Posted by: meditati0n509 | May 24, 2011

Nunc Dimittis

Nunc Dimittis

“Nunc dimittis servum tuum Domine, secundum verbum tuum in pace.”

“Now, Lord, you can you can let your servant go in peace according to your promise.”


Presidential and Royal Visits

In a week in which tremendous things happened in Ireland I am revisiting a reflection I wrote about Holy Week and the central truths of my own faith.  On Monday May 23 I was part of a huge crowd in Dame Street, facing College Green, for the public address given by President Obama.  He told us he had visited the whereabouts of the ‘lost apostrophe’ in Obama (O’Bama) and had found it in the home of his ancestor in Moneygall .  Near  the end of his speech he  said “Is féidir linn” which means that ‘ Yes, we can’  come through our current and future difficulties!   It was a joyful day in Dublin City and there was an atmosphere of celebration here – a celebration of ‘Irishness’ and of the many links between Ireland and America.   May you be blest with wisdom, President Obama, as you continue to hold the tensions of difficult situations and ideoligies both at home in the US and internationally. 

Last week we had the State Visit (to Ireland) of Queen Elizabeth II. I am grateful to her Majesty for coming here and acknowledging our past troubles, for honouring our fallen heroes and for expressing her appreciation of the new relationship between our two peoples.  It was powerful to see the Queen and President Mary Mc Aleese both laying wreaths in the Garden of Remembrance and at the ‘Great War Memorial’ in Iveagh Gardens. Here the sacrifices of Irishmen who fought for Irish freedom and the sacrifices of Irishmen who fought for wider freedom in both World Wars were honoured.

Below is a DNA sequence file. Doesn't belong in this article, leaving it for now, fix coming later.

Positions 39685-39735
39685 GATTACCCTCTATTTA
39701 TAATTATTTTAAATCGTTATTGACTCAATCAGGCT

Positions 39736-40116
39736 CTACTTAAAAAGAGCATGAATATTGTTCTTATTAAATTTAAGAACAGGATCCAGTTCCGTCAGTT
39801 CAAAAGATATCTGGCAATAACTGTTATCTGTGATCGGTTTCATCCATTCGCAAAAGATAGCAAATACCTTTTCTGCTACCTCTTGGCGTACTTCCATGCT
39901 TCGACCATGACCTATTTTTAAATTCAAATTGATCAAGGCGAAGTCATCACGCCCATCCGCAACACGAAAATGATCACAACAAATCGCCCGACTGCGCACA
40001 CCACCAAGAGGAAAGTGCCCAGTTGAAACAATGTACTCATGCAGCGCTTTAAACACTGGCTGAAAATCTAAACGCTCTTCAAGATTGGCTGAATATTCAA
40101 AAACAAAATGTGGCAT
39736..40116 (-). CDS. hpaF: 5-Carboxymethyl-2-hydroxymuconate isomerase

Every place that the Queen visited must have held many layers of significance and emotion for her and I admire her strength of purpose and character for undertaking this visit which many see as the culmination of work begun many years ago in the peace process in Northern Ireland.  I am deeply gratified by the Royal Visit and know that this symbolises a maturing of the friendships between our two nations.

Nunc Dimittis Garrett Fitzgerald

While the Queen was here the death occurred of a beloved Irishman, Dr Garrett Fitzgerald.  He was an intellectual, a university lecturer, a politician and a journalist, among other things.  A person of great love and great integrity; he had a great love for his family and friends, for the people of Ireland and for the wider world.   He was Taoiseach ( pronounced ‘theeshuck’ meaning ‘chief’  or ‘prime minister’) twice during the 80’s.  It is a tribute to him that his work in laying the foundations of the Northern Ireland Peace Process has reached this new level.  

We were privileged to pay our respects to him as he lay in State in Dublin’s Mansion House on Saturday May 21st and later our Government granted him the highest honour accorded to a distinguished citizen by giving him a State Funeral.  This took place on Sunday May 22 2011.  

Thank you Garrett.  You are an inspiration to us!  It seems a fitting tribute to pray, on your behalf , this canticle of Simeon:  

 “Nunc dimittis servum tuum Domine, secundum verbum tuum in pace.”

“Now, Lord, you can you can let your servant go in peace according to your promise.”


Nunc Dimittis – A Reflection


esus, these words were spoken, by Simeon, to your mother when as a newly born infant you were presented in the Temple.  O surely, this must have been your prayer too from that last Passover Meal with your disciples. Then you spoke intimately with each of us as you lovingly tended our feet – carefully pouring water over them and drying them with the towel around your waist.  We felt such connection, such communion with you that even time stood still.  During the meal you continued to teach us though we were far from understanding your message and then led us while we joyfully sang hymns and processed out into the garden.  Later you took three of us a little further on, the same three who had witnessed your glory on Mount Tabor, and going away further into the night you left us to watch with you but we were lazy and sleepy and did not see the urgency.